We know that being chronically ill can be physically, mentally and emotionally draining. There are figures, articles and statistics to last a lifetime about chronic illness and mental health, but nobody talks about confidence. I feel the reasons that some of us (including myself) don’t talk about the topic of confidence is because we don’t want to be seen as self-absorbed when in the same instance I feel that being in a flare with a chronic illness is a time to think of ourselves more often than we do.
My personal experience with lupus features one prominent red butterfly rash, the occasional welt on my cheeks, rashes on every limb and a lot of joint pain. I actively searched for information and articles about people feeling they had low self-esteem because of their experience with lupus rashes, but I found very little about it and that honestly made me feel incredibly alone. It left me feeling anxious as if I was wrong to be so upset about the physical attributes. At 18, recently diagnosed with lupus and my body changing because of lupus I just stayed at home – I was angry that I was gaining weight from medication and that my skin was scarring and nobody could validate to me that the physical changes were dreadful too. Unfortunately, in reality, a lot of our judgements are made based on the cover of the book, as much as we try not to. I cannot blame those people at the tills that asked me the day of my diagnosis “can I ask, what’s wrong with your face?” when they saw my rash as I handed over my card to pay for my shopping – because people are very much driven by fear of the unknown, and my rash, lupus, is unknown to them – that said, it knocked my confidence because I was made very aware of the lack of education and the judgement they carried about my rash. You bet, I went home and cried and I didn’t want to leave my home ever again.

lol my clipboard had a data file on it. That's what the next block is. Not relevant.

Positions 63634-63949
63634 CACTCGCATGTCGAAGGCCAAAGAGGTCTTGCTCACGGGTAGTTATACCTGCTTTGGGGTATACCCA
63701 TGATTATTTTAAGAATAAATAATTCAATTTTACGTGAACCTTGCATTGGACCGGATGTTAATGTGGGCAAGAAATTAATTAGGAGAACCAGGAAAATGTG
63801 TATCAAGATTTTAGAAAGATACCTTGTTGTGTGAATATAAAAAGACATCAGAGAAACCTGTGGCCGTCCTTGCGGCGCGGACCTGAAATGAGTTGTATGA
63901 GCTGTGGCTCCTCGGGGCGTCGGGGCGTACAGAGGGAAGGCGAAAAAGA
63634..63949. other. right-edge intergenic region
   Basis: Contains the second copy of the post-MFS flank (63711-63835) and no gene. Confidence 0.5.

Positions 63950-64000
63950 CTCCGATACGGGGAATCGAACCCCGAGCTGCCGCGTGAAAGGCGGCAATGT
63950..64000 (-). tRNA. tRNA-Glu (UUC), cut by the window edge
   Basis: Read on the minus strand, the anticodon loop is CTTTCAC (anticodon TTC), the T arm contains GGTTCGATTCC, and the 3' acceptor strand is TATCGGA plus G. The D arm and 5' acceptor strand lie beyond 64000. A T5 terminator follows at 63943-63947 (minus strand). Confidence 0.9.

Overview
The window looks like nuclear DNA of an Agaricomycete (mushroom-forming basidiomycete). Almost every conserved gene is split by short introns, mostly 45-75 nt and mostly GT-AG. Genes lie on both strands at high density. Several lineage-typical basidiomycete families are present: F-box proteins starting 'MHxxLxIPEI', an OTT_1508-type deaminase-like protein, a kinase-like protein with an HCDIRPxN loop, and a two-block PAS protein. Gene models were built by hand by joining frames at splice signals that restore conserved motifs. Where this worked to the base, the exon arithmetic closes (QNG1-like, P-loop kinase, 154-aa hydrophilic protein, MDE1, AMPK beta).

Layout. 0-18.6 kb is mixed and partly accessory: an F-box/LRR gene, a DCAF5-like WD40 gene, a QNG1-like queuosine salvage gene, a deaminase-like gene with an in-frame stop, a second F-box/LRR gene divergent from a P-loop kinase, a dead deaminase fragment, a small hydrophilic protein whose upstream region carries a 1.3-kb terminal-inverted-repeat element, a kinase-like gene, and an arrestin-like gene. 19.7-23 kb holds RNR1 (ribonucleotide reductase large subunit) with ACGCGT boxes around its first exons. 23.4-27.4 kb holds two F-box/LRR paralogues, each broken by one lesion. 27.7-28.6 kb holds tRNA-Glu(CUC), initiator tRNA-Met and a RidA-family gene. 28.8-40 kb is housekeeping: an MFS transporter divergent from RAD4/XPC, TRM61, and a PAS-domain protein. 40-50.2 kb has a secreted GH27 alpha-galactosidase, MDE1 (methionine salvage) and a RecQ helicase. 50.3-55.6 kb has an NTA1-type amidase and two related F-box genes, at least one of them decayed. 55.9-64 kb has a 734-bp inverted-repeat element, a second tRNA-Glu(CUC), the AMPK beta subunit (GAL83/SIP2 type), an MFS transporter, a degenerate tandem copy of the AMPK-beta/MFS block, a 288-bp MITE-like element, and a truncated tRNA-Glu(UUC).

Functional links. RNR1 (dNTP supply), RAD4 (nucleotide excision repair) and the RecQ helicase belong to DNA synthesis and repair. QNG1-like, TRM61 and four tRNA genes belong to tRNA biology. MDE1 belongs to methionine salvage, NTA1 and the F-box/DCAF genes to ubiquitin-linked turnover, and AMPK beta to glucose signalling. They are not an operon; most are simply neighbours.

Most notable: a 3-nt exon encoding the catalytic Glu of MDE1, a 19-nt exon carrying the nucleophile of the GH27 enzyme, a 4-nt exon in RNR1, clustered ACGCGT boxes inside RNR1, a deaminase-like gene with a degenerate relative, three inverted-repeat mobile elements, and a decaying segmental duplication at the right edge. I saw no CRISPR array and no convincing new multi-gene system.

Being incredibly unwell and spending most of my time in bed, I needed to find something to pass the time and I started watching Tati Westbrook on YouTube, Tati is a beauty YouTuber and I vaguely remember her talking about how products are always aimed at people younger than her and how that made her feel left out and this instantly inspired me because she, in a way, validated how I felt – the feeling of being left out. I bought myself some new makeup and spent hours practising the low impact art that is makeup, following her tutorials or just freehand playing. Over 7 years I have perfected my makeup to cover my facial redness and scarring – but please do not think that this is what I learnt from all of this.
Doing makeup became my coping mechanism for life with lupus – makeup can be washed off, it is low impact and creative and helped me take my mind off the aches and pains. It became my take on art therapy. But the most important thing I learnt from makeup was how to love my lupus skin and how to take positives away from a disease I would outright call cruel. My rashes and scarring came on very quickly, there was no adjustment time to get used to the “new” look me with the butterfly rash, it seriously felt as if one day it was there and that was the end of the story. I had never had time to process that I had lupus, and processing time through anything traumatic such as serious illness and chronic illness is incredibly important – looking in a mirror to do makeup allowed time for me to process where I had scarring, where I had redness, what my face looked like now and I had the opportunity to pick the “good” bits out on myself too.